Unions have also vowed to fight the redundancies announce yesterday.
The contract chemical manufacturer has entered a six-week consultation period with employees which could see the current workforce of 156 cut to around 50 by next summer.
The company announced it was moving out of contract chemical manufacturing – which it says is no longer sustainable - and into managing estates for tenants on its site.
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The move was described by Richard Leonard, Central Scotland MSP (Labour) as “another huge blow to Scotland’s manufacturing base.”
He said: “It is vital that the company enters meaningful negotiations with Unite the Union to look at ways of avoiding these job losses. That is their legal and moral duty.”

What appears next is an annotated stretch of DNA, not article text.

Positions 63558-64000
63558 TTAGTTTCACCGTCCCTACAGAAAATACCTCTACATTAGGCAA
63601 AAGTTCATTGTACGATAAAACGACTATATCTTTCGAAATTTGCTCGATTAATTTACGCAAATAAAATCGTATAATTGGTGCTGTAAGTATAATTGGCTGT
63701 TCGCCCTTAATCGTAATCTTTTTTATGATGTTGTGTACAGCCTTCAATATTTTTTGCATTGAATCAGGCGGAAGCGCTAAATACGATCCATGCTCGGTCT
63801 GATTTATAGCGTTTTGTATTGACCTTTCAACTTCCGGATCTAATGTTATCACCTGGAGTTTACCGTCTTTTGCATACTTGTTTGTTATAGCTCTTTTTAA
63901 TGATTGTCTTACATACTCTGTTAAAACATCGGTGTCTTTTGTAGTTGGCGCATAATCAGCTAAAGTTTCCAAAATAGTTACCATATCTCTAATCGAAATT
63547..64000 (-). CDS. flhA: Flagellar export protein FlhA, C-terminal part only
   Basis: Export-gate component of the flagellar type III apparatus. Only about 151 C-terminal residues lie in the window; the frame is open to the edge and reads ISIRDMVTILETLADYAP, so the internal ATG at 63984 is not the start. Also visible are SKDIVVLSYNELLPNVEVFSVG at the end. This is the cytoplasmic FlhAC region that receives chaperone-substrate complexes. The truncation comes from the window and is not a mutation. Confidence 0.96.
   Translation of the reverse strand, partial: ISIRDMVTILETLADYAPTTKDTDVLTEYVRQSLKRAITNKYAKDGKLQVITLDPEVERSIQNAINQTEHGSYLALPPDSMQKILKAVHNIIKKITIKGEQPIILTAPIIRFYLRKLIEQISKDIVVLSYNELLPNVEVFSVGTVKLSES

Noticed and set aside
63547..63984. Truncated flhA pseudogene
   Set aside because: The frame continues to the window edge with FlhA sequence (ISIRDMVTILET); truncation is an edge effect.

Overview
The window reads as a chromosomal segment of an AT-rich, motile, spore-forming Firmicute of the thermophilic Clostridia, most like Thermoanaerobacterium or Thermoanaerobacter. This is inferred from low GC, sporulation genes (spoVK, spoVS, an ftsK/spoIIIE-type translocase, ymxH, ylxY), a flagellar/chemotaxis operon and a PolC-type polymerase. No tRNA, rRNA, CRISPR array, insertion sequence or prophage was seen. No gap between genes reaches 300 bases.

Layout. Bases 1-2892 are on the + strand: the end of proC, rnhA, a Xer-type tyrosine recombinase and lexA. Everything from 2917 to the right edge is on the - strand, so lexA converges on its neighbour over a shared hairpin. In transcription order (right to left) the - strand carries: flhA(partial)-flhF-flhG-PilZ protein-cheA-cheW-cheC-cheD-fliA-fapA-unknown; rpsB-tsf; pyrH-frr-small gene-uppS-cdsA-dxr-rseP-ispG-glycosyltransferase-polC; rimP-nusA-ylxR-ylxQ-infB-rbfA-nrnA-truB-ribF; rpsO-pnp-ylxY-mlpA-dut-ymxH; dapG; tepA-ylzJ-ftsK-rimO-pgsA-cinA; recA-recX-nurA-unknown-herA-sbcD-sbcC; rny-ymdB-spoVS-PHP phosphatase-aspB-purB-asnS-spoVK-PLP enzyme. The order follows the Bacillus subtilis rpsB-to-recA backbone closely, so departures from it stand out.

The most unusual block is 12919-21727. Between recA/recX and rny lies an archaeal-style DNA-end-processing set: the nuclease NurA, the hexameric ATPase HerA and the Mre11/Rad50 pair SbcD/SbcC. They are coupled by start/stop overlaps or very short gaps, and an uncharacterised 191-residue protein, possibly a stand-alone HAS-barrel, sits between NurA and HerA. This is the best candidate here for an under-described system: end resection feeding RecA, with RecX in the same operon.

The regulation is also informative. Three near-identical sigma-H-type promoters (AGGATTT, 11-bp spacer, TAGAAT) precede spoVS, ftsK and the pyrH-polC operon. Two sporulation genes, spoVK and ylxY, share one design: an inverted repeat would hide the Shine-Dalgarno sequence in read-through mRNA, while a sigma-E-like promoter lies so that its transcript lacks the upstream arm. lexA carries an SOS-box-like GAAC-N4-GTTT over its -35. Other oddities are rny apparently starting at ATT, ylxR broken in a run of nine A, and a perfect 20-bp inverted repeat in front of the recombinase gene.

He also urged the Scottish Government to intervene to see what can be done to retain a manufacturing presence and manufacturing jobs on site.
Added Mr Leonard: “It also points to the urgent need for a Scottish industrial strategy which is investment led, jobs first, people centred, manufacturing driven, based on democratic economic planning.
“That the company is owned by a Munich based private equity company should also send a warning about the hazards of external ownership and control.
I’ve spoken to the company and Unite the Union this morning and stand ready to support them in any way I can”
Gillian Mackay, Green MSP, said: “My sympathy is with the families effected in what is another jobs blow for Grangemouth and for Central Scotland. Brexit has clearly played a role here, but it also shows the urgent need for investment in a just transition so that the decline in petrochemicals jobs is met with alternatives in clean sustainable industries. I look forward to engaging with the trade unions involved.”